By: Nancy Keefe Rhodes
Stylus Magazine, 2007-10-09
Shadows (Senki) (2007)
Director: Milcho Manchevski
n the 2003 introduction to the published screenplay of his first feature-length fiction film, Before the Rain (1994)—which appeared actually a few months after that of the screenplay for his second feature, Dust (2001)—Milcho Manchevski expressed his frustration with widespread assumptions about that film as literal historical account. “In almost all interviews I gave for newspapers and television in dozens of countries over the final years of the last century,” he writes, “I kept repeating that Before the Rain is not a documentary about former Yugoslavia, nor about Macedonia, nor is it a documentary at all. I would say: ‘You can see this from the aesthetic approach: it’s shot like a fairytale; look at the camera work, or the editing, or the music. I am using actors. It’s scripted, for Heaven’s sake.’ Who got it—got it.”
Now we have Manchevski’s third feature and again there should be no doubt about aesthetic approach. Shadows premiered in early September at the Toronto International Film Festival and was quickly tapped as Macedonia’s official 2008 Oscar entry for Best Foreign Language Film. Already scheduled for theatrical release in ten European nations, this lovely and moving film is just now making the rounds of US distributors. The other two features, with their extended historical elements and fractured, multiple and overlapping narratives—what Manchevski calls “Cubist storytelling”—are widely rentable in the US. Watching the three features close together is extremely rewarding. Manchevski is building a body of work that will shine in retrospective programs—for shared, reverberating landscapes, elaborated images, and a cadre of supporting actors whose reappearance in successive film makes his work subliminally familiar and easy to enter—and now, for the clarity of his turn into newly personal territory and straightforward narrative.
“Return what’s not yours. Have respect,” says the old woman Kalina (Ratka Radmanovic), murmuring urgently in an ancient dialect that no one speaks anymore. She appears matter-of-factly, in her head scarf and heavy skirts and shawl, a small cross tattooed between her eyebrows in the old way, waiting in the dark on the living room couch of a young doctor. Lazar Perkov (Borce Nacev) has just returned to his apartment in the Macedonian capital of Skopje from his parents’ villa in the lakes district after a year convalescing from a near-fatal car crash. Trying to return to work at the hospital, he misses his already straying wife and little son, who have remained at the lake. He has nightmares, forgets things, fears his recovery isn’t stable, speaks in odd images that cause the unnerved family chauffeur to roll his eyes, and has now had his first visit from the unsettled souls of the dead.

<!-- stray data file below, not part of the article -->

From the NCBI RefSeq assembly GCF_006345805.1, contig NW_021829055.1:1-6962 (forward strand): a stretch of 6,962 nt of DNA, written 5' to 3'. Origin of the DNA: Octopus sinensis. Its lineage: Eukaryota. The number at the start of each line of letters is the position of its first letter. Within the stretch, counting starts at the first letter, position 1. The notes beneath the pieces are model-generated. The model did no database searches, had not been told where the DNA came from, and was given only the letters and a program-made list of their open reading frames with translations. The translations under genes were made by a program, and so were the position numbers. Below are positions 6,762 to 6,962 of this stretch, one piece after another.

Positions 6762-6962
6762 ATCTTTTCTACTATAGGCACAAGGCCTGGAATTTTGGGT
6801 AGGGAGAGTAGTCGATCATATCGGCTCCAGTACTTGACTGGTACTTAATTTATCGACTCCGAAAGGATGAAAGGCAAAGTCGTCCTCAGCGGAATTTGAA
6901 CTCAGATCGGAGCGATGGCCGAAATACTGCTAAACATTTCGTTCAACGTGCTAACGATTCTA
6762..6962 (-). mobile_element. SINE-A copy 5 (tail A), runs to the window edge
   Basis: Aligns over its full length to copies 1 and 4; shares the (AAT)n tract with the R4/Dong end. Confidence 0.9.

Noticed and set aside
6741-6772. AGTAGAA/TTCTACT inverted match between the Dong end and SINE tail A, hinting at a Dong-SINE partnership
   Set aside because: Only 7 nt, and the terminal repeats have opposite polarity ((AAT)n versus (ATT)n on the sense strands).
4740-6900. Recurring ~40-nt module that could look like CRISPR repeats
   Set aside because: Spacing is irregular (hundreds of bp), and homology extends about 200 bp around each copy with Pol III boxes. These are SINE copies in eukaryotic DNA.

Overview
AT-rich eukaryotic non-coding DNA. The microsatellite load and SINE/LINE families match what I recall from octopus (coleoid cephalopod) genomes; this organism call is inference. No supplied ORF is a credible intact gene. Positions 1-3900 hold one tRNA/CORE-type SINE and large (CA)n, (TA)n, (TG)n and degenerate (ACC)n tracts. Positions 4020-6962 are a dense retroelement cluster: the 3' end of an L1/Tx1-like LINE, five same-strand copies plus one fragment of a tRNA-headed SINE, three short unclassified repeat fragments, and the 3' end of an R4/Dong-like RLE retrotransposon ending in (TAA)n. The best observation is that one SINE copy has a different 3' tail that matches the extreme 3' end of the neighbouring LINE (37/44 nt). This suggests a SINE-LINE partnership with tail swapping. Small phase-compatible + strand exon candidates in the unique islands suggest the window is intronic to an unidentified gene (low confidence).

That Lazar doesn’t know what’s stolen or how to put it back doesn’t get him a pass. Preoccupied with his young man’s struggle to emerge from the shadow of his mother’s overbearing ambition, herself a physician (the formidable Sabina Ajrula-Tozija)—impossible not to recall with the film’s final shot of blinding light—Lazar encounters one woman after another who teaches him that ignorance and personal innocence are no excuses, and who invite his wary, steadily growing search. In a land overrun for centuries by intruders, these women are preoccupied with theft and its attendant glaring debt. Manchevski’s images are earthy, specific, free of arid abstraction. For example, one day Lazar searches out the crowded ramshackle home of his mother’s chauffeur, Blagojce (Petar Mircevski), wanting a ride to the country. With his trained scientist’s eye he diagnoses a burn on the driver’s wife’s arm. She patiently explains the birthmark resulted from her mother eating stolen grapes while pregnant.